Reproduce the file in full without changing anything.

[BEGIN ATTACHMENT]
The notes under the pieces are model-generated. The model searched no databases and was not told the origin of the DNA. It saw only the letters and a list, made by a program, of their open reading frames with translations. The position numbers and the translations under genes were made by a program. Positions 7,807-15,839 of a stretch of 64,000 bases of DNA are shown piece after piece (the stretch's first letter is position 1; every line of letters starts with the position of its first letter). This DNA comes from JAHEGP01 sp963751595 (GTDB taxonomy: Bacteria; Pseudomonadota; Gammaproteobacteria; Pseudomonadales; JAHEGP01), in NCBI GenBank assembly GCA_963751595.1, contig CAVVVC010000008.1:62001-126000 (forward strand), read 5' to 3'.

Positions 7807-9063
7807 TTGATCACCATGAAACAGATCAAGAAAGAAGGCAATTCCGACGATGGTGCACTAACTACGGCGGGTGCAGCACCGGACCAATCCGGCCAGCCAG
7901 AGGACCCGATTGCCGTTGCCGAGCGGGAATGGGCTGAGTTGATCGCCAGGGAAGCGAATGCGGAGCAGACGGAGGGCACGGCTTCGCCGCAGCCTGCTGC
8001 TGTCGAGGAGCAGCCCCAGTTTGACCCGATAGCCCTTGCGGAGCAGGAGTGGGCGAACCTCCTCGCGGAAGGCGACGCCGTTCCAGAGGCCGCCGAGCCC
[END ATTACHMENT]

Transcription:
The notes under the pieces are model-generated. The model searched no databases and was not told the origin of the DNA. It saw only the letters and a list, made by a program, of their open reading frames with translations. The position numbers and the translations under genes were made by a program. Positions 7,807-15,839 of a stretch of 64,000 bases of DNA are shown piece after piece (the stretch's first letter is position 1; every line of letters starts with the position of its first letter). This DNA comes from JAHEGP01 sp963751595 (GTDB taxonomy: Bacteria; Pseudomonadota; Gammaproteobacteria; Pseudomonadales; JAHEGP01), in NCBI GenBank assembly GCA_963751595.1, contig CAVVVC010000008.1:62001-126000 (forward strand), read 5' to 3'.

Positions 7807-9063
7807 TTGATCACCATGAAACAGATCAAGAAAGAAGGCAATTCCGACGATGGTGCACTAACTACGGCGGGTGCAGCACCGGACCAATCCGGCCAGCCAG
7901 AGGACCCGATTGCCGTTGCCGAGCGGGAATGGGCTGAGTTGATCGCCAGGGAAGCGAATGCGGAGCAGACGGAGGGCACGGCTTCGCCGCAGCCTGCTGC
8001 TGTCGAGGAGCAGCCCCAGTTTGACCCGATAGCCCTTGCGGAGCAGGAGTGGGCGAACCTCCTCGCGGAAGGCGACGCCGTTCCAGAGGCCGCCGAGCCC